From the Board Room to the ER
At the beginning of his career, Dennis Shea followed what many would call a stable and practical professional path. He earned a bachelor’s degree at DePaul University in finance and accounting then went on to work at a financial services firm, working in mergers and acquisitions for the better part of a decade. However, Shea found himself wondering how his work affected his clients personally. The world of numbers lost its luster without tangible evidence that he was helping others.
After volunteering at Lurie Children’s Hospital, Shea realized it was time to change course. He decided to say goodbye to Wall Street and enrolled in Northwestern’s Prephysician Assistant Certificate program. While taking classes, he also began working as an emergency department assistant at Northwestern Memorial Hospital. Now Shea will be moving on to attend the prestigious Yale Physician Associate program to further his education in the fall. Afterward, he plans to use his education to fully transition his career, with the goal of assisting in cardiothoracic surgery or pediatric care.
As for the move to New Haven, Shea is confident he’s ready to tackle the Ivy League. “The Northwestern University name is really important from a hospital perspective,” Shea said. “Northwestern is a high-end research facility and I’m certain some of the more advanced concepts I learned here are going to help me fit in well at Yale.”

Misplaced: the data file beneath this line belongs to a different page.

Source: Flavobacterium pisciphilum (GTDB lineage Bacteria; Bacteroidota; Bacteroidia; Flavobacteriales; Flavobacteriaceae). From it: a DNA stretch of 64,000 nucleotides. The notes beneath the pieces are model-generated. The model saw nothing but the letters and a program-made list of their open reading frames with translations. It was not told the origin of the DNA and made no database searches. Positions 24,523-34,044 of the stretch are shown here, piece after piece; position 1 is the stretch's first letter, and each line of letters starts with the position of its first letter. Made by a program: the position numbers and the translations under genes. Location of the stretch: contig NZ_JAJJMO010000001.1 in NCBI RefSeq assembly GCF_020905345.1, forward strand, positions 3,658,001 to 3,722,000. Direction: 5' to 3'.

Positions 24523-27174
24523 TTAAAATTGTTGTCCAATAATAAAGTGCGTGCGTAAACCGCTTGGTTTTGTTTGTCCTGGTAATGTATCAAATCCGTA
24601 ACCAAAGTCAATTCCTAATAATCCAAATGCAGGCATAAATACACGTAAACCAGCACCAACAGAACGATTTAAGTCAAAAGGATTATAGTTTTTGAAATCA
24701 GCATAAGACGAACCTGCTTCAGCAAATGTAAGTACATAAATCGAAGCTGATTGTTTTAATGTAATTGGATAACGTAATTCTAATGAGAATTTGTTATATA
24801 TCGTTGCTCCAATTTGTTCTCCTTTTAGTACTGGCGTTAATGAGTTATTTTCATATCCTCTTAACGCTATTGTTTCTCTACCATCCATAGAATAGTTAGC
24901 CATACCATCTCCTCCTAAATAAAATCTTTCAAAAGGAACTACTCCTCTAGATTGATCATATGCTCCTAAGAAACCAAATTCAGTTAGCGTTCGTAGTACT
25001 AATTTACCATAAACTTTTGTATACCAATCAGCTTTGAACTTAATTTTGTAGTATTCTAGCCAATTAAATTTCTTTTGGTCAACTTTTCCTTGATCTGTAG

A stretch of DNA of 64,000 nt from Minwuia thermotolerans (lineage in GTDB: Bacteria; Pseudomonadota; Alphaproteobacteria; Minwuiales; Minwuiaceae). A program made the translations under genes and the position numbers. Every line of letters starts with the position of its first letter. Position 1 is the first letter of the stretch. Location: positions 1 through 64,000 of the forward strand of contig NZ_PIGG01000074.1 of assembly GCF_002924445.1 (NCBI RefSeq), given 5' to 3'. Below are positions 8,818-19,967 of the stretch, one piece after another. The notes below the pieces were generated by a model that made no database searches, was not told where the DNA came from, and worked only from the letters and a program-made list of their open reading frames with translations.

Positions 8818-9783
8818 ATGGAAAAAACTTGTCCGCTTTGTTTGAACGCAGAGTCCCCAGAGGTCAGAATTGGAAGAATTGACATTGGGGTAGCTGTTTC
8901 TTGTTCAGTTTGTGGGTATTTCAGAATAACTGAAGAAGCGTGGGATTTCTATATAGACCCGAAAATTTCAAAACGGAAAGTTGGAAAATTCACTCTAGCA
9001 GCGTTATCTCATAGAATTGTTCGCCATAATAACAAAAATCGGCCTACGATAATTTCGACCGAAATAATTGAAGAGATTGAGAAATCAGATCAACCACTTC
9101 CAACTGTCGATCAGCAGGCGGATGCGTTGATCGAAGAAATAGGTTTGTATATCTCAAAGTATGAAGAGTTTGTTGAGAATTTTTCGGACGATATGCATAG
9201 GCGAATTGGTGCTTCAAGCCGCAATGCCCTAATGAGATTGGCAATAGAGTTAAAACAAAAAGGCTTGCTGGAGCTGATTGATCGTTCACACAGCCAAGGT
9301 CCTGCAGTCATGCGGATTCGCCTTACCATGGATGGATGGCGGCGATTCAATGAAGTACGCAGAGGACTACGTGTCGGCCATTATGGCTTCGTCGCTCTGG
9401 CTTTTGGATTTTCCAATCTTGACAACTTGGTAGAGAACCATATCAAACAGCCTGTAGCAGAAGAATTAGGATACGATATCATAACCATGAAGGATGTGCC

Shea is particularly excited that he’ll have the opportunity at Yale to study international medicine and embark on clinical rotations in a different country. The Yale Physician Associate program offers rotations abroad in countries including Spain, Peru, Uganda, and Rwanda.
For the time being, Shea couldn’t be happier to be working at Northwestern Memorial. Though his scheduling can get hectic, he feels fulfilled knowing he’s making a real difference in the ER. Shea notes his day-to-day can include tasks varying from basic wound care and blood draws to splinting broken bones and providing chest compressions during cardiac arrest.
“Working in the ER here is amazing,” said Shea. “People come from Northern Indiana and drive an hour and half or two hours just to see our physicians. When you mention to people you work and go to school here, it holds a lot of weight, not just in Chicago, but from a national perspective.”
Shea was also appreciative that he could work in the hospital and attend classes at the same time. He found the faculty of the prephysician assistant program were flexible and respectful of his other obligations and was impressed by their professional achievements. He noted, “The professors are doing cutting edge research and it helped me get the most out of my time at Northwestern.”